Controlled drainage showcased on Ontario demo farm

Farm near Thorndale has numerous drainage and soil health practices to see

Brad Glasman, left, and Craig Merkley, both of the Upper Thames River Conservation Authority, have been working for years to establish a demonstration farm.

Glacier FarmMedia – Drainage contractors were hard at work at a farm just west of Thorndale in early June, creating a showcase tile drainage project.

Numerous drainage systems and cropping best practices will be demonstrated at the farm, owned by the Upper Thames River Conservation Authority (UTRCA).

Why it matters: Drainage is important to profitability on much of the farmland in Ontario and technology related to drainage is evolving quickly.

Craig Merkley, conservation services specialist at UTRCA, says a demonstration farm has been discussed at the conservation authority for 40 years. He and Brad Glasman, manager of conservation services at UTRCA, are promoters of soil and water best practices on farms.

“We had the opportunity to implement all these features on one farm and so that’s the intent of this demonstration farm, to implement as many of these BMPs (Best Management Practices) on the property that we can and showcase them to farmers,” says Merkley.

Controlled drainage, which involves the ability to shut off tile runs to keep moisture in the soil, is the centrepiece of the farm, covering about half of its land. The south half of the farm is drained conventionally with tile at 30-inch centres.

Ten boxes with gates dot the one field on the property. In a droughty year, the idea is that the tiles can be turned off, giving plants more access to needed water. In the winter, it might be wide open, says Merkley, but when the ground is drier, the tiles can be closed and the water held.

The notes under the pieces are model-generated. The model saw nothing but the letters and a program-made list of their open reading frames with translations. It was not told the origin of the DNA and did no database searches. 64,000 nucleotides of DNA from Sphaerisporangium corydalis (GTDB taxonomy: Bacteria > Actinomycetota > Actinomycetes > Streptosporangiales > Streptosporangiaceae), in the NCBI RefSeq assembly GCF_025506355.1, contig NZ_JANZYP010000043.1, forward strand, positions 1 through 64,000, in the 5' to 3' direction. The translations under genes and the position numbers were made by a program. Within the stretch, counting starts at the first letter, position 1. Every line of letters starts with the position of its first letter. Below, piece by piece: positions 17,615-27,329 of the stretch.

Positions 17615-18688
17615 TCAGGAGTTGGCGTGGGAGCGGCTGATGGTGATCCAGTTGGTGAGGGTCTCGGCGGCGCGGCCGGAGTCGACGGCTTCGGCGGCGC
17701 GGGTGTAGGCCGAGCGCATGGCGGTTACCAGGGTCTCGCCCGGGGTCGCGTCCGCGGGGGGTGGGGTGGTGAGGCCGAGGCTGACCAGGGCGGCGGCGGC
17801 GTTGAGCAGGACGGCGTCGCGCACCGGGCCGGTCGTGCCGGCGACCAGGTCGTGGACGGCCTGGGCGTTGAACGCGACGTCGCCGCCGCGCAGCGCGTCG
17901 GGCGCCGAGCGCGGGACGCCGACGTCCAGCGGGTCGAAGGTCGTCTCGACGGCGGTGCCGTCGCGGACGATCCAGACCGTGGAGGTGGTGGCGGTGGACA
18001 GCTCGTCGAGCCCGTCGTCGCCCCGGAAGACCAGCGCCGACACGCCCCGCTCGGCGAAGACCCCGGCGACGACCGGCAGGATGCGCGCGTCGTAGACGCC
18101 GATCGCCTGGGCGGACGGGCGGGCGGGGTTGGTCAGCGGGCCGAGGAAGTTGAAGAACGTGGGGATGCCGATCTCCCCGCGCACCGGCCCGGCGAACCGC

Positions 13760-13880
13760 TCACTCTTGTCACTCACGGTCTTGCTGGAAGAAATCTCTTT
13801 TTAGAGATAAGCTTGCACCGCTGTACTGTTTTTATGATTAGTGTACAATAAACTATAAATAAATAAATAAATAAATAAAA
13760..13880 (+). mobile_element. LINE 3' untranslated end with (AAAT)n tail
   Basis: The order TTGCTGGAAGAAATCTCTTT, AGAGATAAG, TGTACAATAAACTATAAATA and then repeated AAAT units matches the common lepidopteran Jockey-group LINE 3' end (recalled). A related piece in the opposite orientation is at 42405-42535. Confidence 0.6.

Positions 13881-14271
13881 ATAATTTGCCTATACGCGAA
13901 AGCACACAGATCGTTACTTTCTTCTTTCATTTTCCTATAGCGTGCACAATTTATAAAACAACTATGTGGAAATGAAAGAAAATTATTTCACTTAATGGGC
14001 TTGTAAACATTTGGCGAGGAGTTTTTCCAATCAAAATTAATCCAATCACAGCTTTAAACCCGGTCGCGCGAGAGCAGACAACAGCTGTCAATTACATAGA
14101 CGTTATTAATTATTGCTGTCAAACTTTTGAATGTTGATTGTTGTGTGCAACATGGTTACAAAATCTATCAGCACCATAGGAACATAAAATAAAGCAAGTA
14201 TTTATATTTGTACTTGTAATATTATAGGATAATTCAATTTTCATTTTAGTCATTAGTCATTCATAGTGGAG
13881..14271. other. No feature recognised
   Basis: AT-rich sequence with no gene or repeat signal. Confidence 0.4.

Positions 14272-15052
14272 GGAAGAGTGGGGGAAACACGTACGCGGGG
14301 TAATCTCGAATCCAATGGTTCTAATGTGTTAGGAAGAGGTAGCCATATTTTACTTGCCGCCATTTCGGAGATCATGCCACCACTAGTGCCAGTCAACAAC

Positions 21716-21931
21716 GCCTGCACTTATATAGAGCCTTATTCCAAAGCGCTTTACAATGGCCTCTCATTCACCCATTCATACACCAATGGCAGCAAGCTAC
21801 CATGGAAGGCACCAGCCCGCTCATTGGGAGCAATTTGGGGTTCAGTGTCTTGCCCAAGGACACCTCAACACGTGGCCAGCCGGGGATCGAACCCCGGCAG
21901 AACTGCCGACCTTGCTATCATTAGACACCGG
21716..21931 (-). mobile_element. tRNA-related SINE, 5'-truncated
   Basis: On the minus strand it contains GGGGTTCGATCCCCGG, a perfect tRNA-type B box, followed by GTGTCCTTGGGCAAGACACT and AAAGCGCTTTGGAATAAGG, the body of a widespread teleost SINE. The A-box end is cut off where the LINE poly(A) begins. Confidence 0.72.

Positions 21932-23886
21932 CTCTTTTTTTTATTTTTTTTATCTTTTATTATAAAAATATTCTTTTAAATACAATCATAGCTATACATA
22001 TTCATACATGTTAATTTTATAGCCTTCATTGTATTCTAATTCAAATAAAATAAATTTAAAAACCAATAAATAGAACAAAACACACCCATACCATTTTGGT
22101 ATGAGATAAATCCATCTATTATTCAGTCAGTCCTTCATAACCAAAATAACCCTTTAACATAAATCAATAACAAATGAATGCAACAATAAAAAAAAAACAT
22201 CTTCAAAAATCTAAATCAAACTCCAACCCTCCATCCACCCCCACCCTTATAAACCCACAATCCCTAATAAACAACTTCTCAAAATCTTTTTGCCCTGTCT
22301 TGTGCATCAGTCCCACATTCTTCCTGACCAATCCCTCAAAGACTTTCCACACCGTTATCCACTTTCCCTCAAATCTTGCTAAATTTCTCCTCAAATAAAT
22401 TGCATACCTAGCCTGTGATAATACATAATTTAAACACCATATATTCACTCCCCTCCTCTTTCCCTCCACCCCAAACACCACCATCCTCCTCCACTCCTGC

This is one of the drainage control boxes along one end of the controlled drainage section at the Thorndale Demonstration Farm. photo: John Greig

Controlled drainage means the tiles must be run along land contours, so the less slope the better for controlled drainage.

“Hopefully it’s a sub-irrigation situation where the roots will absorb it if the roots need it,” says Merkley.

There is also a benefit in water control, with less moving off the property and into watercourses.

The downside is more time spent managing the field and the fact that the control boxes are in the way of free movement of equipment.

There’s been a larger trend toward controlled drainage in the United States, and increased interest in Canada as land prices escalate and crops are managed more intensively.

“We’re always looking for niche things we can do to help producers,” says Ken McCutcheon of McCutcheon Farm Drainage, one of the partners on the site. Van Gorp Drainage was also doing work there.

Tile was supplied by Bluewater Pipe, Armtec and ADS. Agri Drain Corporation and Hickenbottom Inlets also were partners on the project.

There are about 10 other water and soil management practices on the property, says Merkley, including different kinds of berms that provide structural erosion control. There are different kinds of inlets, including blind inlets to take water away in a French-type drain versus a standpipe drain.

Pollinator species of plants are being grown along the property edges.

The Thorndale Demonstration farm is the second such project to crop up in Ontario in the past few years. The Huronview Demonstration Farm at Clinton has similar practices demonstrated, including controlled drainage.

John Greig is the editor of Farmtario. His article appeared in the June 28, 2021 issue.

For more content related to drought management visit The Dry Times, where you can find a collection of stories from our family of publications as well as links to external resources to support your decisions through these difficult times.

About the author

Field editor

John Greig

John Greig is a field editor for Glacier FarmMedia.



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